Belite Bio, Inc (BLTE) Q1 2023 Earnings Call Transcript
Good morning, and welcome to the Belite Bio Quarter One 2023 Financial Results Conference Call. At this time, all attendees are in a listen-only mode. A question-and-answer session will follow the formal presentations. As a reminder, this call is being recorded and a replay will be made available on the Belite Bio website following the conclusion of the event.
Before we begin, I’d like to reference you to the forward-looking statements and legal disclaimer slide on the screen. Joining us on today’s call is Belite Bio’s Chairman and Chief Executive Officer, Dr. Tom Lin; Chief Scientific Officer, Dr. Nathan Mata; and Chief Financial Office, Hao-Yuan Chuang.
With that, I will now turn the call over to Tom.
Thank you, Tara. Thank you, everyone, for joining our financial results for first quarter 2023. Joining me today is our CSO, Nathan Mata, who will be updating our recent clinical trial progress; and our CFO, Hao-Yuan, who will be updating our Q1 financial results.
For those that are new to Belite story, the company is developing a novel oral once-a-day treatment that potentially slows disease progression in Stargardt disease and Geographic Atrophy in dry AMD. There is still a significant unmet need for both indications as currently there is no approved treatment for Stargardt disease. And there are currently no approved oral treatments or no approved non-invasive treatments for Geographic Atrophy, which is predominantly in an elderly patient population.
We are currently in global Phase III for both indications. And so far, we have been granted fast track designation, rare pediatric disease designation, and orphan drug designations.
As mentioned, we are currently in Phase III development, and we have composition of matter patents until at least 2035. And with patent term extension and new patents to be filed, which will take us well into the 2040. So we still have a very long patent life on this drug.
So for the Stargardt indication, the Phase III is already two-thirds enrolled with estimated interim readouts by May 2024. We’ve also just recently presented a very promising 18-month treatment results from our Phase II, which our CSO will be presenting the results later on. We also expect to have the 24-month final data readouts for the Phase II study in Q4 this year. For the Geographic Atrophy in dry AMD indication, the Phase III is expected to start enrolling subjects in mid-2023.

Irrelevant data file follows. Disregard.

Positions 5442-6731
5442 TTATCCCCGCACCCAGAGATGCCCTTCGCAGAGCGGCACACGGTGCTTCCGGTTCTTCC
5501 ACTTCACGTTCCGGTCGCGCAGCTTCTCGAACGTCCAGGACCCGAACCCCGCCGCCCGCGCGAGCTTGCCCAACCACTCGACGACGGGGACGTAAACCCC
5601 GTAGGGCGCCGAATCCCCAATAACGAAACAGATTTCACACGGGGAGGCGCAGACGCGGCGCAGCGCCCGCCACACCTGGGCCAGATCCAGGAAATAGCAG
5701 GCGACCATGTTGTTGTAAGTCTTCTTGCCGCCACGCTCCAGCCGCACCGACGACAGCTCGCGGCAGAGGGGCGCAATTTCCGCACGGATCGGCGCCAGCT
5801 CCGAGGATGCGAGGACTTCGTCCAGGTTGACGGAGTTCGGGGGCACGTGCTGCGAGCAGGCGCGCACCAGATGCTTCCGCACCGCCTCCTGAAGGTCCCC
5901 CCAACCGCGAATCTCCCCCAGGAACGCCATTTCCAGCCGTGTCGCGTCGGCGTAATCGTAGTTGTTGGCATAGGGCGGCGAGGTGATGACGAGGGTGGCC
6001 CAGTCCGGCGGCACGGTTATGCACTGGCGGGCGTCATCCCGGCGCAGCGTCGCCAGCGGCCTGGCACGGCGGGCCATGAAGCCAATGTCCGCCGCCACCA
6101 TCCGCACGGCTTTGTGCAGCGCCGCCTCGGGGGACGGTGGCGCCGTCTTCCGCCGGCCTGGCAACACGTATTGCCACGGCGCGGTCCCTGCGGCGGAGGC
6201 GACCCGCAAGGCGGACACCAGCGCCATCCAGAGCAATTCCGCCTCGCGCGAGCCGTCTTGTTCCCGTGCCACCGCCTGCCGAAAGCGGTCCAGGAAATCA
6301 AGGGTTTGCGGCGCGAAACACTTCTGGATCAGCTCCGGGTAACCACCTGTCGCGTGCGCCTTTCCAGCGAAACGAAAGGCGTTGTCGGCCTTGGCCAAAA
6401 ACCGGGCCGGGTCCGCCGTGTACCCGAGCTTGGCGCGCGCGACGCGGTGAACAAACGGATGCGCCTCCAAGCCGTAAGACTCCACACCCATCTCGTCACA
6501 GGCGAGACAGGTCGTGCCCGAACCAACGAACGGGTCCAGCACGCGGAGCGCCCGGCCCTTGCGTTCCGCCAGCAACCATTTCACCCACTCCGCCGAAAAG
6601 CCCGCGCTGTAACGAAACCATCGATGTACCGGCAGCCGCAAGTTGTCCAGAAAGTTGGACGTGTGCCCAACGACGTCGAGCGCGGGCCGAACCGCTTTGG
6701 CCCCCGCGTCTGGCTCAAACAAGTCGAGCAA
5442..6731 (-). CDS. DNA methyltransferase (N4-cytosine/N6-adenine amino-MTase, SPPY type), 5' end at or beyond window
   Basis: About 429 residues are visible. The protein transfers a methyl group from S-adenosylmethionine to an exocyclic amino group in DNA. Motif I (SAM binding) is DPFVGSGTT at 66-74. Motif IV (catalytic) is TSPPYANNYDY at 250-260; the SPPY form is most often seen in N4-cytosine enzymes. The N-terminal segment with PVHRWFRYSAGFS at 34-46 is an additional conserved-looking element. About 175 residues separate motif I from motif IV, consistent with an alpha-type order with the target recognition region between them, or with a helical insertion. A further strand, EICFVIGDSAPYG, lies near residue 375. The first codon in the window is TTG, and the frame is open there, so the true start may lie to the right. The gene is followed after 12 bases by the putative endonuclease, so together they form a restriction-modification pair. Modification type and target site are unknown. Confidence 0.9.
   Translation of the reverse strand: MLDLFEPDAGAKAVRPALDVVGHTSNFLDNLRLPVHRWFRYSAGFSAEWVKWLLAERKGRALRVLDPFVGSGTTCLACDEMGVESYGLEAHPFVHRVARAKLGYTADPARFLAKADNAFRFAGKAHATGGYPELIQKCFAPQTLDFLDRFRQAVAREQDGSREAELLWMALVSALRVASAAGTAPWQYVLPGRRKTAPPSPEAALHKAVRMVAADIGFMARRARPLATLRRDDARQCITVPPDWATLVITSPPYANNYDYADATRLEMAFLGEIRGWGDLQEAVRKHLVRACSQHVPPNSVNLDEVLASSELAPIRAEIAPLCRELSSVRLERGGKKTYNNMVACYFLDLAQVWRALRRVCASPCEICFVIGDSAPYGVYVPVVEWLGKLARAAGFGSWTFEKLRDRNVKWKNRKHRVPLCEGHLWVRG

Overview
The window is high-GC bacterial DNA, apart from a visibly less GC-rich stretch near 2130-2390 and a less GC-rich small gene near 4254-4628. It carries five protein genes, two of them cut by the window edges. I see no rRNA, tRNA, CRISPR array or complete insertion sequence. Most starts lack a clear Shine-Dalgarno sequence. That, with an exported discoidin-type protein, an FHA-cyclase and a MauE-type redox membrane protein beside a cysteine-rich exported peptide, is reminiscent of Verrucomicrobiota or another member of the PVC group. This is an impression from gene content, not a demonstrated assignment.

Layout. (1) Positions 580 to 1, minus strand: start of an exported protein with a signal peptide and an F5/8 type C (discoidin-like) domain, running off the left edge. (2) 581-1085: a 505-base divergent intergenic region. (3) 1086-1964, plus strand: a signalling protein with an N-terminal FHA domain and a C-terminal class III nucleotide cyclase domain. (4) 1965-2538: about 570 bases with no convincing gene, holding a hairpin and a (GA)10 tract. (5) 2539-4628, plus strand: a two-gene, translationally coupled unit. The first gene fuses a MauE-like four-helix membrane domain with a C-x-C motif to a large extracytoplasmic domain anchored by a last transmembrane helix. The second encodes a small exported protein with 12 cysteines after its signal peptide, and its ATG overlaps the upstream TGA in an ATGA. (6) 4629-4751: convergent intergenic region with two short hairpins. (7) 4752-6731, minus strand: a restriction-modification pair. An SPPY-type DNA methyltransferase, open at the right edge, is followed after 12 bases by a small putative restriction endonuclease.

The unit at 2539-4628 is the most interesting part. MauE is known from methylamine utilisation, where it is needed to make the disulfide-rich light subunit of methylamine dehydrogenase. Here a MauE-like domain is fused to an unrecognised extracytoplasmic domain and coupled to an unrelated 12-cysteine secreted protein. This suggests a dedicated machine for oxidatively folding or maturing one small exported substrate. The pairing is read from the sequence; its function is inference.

And now I would like to pass it on to our CSO to give an update on our clinical trials. Nathan?
Yes. Thanks, Tom. Hello, everyone. I’m Nathan Mata. So as Tom mentioned, this is oral once-a-day treatment. The drug is called Tinlarebant. This drug is a retinol binding protein for antagonists. So our approach is to use this drug to limit the delivery of retinol to the eye as a means of reducing the toxins bisretinoid by byproducts that have been implicated in disease progression of both Stargardt disease and advanced dry AMD.
So in both of these studies, we are trying to slow the growth rate of retinal lesions. That is the FDA primary accepted endpoint for both Stargardt disease and Geographic Atrophy. What you are looking at in front of you are the trial design overviews for our ongoing open label Phase II, where I’ll share some 18-month data with you.
In fact, we’ve had interim analyses that’s periodically six months throughout the study and we published – or sorry presented those data at International Ophthalmology Conferences, AAO and ARVO. And we just recently presented the 18-month data at ARVO.
You can see here the overview of the study and the Phase II outline 13 subjects. These subjects came in with no atrophic retinal lesions, but they had very prominent autofluorescent lesion, which are lesions that precede the atrophic lesion growth in Stargardt disease. These subjects came predominantly from Australia and Taiwan. It is an open label study, as I mentioned, a two-year in duration.
We are looking primarily at safety and tolerability. We’ve already established the optimal dose at 5 milligrams daily. In fact, that dose is effective to achieve the same pharmacodynamic response in both adolescent Stargardt patients and elderly healthy patients. I’ll show you some of that data as we move forward.
We are looking at the growth rate by an instrumentation called fundus autofluorescence fundus autofluorescence photography. This allows us to visualize both the atrophic lesion, which of course, we are trying to slow as well as the precedent atrophic lesions which are, as I said, precede the growth of atrophic lesions and, in fact, are where the bisretinoids are sort of residing. You can see the key inclusion criteria at the bottom.